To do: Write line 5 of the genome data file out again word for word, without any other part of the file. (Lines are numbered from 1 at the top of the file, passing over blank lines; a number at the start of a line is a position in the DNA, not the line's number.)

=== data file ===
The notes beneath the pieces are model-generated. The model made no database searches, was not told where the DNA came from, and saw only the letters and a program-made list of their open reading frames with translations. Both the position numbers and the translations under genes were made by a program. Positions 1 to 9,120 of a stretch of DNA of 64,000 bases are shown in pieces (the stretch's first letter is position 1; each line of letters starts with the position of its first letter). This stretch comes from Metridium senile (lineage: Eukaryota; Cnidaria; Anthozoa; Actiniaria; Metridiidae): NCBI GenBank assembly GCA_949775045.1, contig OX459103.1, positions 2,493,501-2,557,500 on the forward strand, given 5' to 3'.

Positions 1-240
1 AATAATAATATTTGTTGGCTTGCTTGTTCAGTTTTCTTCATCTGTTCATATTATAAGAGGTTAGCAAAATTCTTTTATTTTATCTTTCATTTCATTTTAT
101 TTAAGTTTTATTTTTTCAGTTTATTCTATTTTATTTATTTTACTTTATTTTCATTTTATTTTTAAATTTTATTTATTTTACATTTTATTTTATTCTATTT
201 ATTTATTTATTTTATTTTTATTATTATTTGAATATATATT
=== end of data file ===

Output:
201 ATTTATTTATTTTATTTTTATTATTATTTGAATATATATT